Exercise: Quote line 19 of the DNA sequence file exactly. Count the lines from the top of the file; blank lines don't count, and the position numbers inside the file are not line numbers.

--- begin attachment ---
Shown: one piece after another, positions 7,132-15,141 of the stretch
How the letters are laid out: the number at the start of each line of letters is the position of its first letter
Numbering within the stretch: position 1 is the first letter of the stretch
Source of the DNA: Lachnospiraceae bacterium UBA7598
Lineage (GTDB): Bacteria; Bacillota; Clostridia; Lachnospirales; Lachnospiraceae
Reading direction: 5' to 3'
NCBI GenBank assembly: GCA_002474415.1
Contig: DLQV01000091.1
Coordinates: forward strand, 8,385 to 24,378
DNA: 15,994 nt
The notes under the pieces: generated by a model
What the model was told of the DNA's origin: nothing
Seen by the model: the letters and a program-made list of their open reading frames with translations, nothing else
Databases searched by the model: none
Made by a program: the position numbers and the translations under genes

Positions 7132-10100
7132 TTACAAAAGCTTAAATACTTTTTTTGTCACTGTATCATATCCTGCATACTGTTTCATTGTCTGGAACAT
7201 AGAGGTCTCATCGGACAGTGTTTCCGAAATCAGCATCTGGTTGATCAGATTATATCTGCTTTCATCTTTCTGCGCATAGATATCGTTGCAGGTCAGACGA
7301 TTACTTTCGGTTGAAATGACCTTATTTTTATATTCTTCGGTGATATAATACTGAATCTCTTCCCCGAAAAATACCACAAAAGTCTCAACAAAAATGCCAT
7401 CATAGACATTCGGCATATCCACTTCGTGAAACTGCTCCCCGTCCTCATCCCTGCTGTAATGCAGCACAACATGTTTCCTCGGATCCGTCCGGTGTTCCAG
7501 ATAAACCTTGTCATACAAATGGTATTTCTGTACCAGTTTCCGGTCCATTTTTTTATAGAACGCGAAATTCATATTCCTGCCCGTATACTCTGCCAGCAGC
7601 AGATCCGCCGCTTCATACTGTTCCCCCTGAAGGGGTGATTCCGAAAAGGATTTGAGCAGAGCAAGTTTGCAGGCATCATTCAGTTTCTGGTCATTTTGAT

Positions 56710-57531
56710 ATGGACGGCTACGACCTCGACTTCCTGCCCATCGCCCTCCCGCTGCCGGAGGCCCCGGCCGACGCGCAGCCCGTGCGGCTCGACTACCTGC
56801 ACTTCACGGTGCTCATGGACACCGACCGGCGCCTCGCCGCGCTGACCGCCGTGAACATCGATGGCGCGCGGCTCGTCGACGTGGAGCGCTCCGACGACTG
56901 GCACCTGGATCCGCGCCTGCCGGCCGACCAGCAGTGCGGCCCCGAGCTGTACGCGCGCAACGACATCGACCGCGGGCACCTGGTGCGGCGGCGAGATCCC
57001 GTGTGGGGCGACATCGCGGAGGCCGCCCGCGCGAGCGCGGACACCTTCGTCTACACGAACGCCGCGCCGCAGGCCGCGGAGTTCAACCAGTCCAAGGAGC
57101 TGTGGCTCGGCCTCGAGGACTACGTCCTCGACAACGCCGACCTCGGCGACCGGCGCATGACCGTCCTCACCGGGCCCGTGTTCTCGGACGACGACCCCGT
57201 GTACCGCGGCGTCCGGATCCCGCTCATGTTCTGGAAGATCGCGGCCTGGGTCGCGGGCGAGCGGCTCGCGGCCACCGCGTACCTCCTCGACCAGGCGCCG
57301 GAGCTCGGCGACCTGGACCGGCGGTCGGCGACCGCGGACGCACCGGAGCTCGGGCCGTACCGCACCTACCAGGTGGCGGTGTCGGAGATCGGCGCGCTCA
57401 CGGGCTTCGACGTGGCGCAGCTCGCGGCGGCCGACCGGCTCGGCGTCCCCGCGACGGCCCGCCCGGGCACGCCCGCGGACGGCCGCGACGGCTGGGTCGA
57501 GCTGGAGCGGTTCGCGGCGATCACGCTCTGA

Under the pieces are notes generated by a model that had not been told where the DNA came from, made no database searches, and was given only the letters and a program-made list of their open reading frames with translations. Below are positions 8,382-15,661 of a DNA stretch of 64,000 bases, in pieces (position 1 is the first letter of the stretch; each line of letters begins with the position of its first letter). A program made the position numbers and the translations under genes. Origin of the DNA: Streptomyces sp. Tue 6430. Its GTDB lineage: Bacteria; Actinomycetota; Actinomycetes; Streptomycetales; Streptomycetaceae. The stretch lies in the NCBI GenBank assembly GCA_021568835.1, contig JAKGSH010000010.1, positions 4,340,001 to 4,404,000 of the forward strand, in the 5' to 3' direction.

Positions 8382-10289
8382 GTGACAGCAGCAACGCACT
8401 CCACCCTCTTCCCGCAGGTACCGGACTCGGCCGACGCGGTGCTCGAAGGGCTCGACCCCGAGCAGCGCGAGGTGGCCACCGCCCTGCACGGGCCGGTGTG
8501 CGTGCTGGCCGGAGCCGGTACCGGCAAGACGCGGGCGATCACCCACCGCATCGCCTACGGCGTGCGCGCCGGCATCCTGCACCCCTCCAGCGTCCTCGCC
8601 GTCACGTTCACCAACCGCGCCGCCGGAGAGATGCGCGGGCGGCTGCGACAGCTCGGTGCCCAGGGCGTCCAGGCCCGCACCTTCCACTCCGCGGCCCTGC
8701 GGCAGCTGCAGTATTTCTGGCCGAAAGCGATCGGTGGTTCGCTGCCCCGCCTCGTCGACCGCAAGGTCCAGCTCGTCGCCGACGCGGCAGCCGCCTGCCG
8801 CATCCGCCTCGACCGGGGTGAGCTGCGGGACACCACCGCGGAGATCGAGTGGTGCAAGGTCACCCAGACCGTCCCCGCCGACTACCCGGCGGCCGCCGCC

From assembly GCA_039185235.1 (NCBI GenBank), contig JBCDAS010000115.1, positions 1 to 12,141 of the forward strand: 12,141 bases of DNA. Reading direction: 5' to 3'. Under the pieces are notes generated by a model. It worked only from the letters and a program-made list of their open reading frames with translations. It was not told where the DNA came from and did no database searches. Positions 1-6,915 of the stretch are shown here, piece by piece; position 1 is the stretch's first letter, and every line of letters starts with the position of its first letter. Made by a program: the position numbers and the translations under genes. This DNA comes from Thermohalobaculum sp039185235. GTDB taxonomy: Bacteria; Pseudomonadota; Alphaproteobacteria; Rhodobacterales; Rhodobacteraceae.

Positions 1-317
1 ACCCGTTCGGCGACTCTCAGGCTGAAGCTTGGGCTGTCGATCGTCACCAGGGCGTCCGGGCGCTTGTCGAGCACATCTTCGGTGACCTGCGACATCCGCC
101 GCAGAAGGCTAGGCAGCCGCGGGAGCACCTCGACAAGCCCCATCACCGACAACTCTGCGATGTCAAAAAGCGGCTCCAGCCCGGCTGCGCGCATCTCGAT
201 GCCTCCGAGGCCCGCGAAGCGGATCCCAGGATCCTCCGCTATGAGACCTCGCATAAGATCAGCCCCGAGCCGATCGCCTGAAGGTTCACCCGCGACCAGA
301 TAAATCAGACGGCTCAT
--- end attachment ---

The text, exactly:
7301 TTACTTTCGGTTGAAATGACCTTATTTTTATATTCTTCGGTGATATAATACTGAATCTCTTCCCCGAAAAATACCACAAAAGTCTCAACAAAAATGCCAT